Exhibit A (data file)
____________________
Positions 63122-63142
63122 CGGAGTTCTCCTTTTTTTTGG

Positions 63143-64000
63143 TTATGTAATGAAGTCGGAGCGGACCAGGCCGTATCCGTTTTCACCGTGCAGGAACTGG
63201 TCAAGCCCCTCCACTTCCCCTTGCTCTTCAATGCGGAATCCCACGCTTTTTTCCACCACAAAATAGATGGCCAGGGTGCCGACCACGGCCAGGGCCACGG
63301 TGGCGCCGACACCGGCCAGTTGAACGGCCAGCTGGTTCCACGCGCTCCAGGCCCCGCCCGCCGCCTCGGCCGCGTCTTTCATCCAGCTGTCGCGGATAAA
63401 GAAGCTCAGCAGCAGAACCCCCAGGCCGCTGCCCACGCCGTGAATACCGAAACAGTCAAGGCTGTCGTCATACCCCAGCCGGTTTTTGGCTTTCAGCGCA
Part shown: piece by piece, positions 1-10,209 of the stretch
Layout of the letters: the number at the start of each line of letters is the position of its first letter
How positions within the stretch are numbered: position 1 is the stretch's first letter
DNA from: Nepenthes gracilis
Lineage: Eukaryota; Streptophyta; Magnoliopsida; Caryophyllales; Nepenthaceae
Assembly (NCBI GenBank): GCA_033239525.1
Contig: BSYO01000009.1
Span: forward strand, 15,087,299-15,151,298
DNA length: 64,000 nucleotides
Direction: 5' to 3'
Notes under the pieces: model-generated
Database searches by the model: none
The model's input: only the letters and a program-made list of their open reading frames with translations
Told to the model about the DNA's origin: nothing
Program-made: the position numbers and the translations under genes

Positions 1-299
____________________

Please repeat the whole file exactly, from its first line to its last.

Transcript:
Positions 63122-63142
63122 CGGAGTTCTCCTTTTTTTTGG

Positions 63143-64000
63143 TTATGTAATGAAGTCGGAGCGGACCAGGCCGTATCCGTTTTCACCGTGCAGGAACTGG
63201 TCAAGCCCCTCCACTTCCCCTTGCTCTTCAATGCGGAATCCCACGCTTTTTTCCACCACAAAATAGATGGCCAGGGTGCCGACCACGGCCAGGGCCACGG
63301 TGGCGCCGACACCGGCCAGTTGAACGGCCAGCTGGTTCCACGCGCTCCAGGCCCCGCCCGCCGCCTCGGCCGCGTCTTTCATCCAGCTGTCGCGGATAAA
63401 GAAGCTCAGCAGCAGAACCCCCAGGCCGCTGCCCACGCCGTGAATACCGAAACAGTCAAGGCTGTCGTCATACCCCAGCCGGTTTTTGGCTTTCAGCGCA
Part shown: piece by piece, positions 1-10,209 of the stretch
Layout of the letters: the number at the start of each line of letters is the position of its first letter
How positions within the stretch are numbered: position 1 is the stretch's first letter
DNA from: Nepenthes gracilis
Lineage: Eukaryota; Streptophyta; Magnoliopsida; Caryophyllales; Nepenthaceae
Assembly (NCBI GenBank): GCA_033239525.1
Contig: BSYO01000009.1
Span: forward strand, 15,087,299-15,151,298
DNA length: 64,000 nucleotides
Direction: 5' to 3'
Notes under the pieces: model-generated
Database searches by the model: none
The model's input: only the letters and a program-made list of their open reading frames with translations
Told to the model about the DNA's origin: nothing
Program-made: the position numbers and the translations under genes

Positions 1-299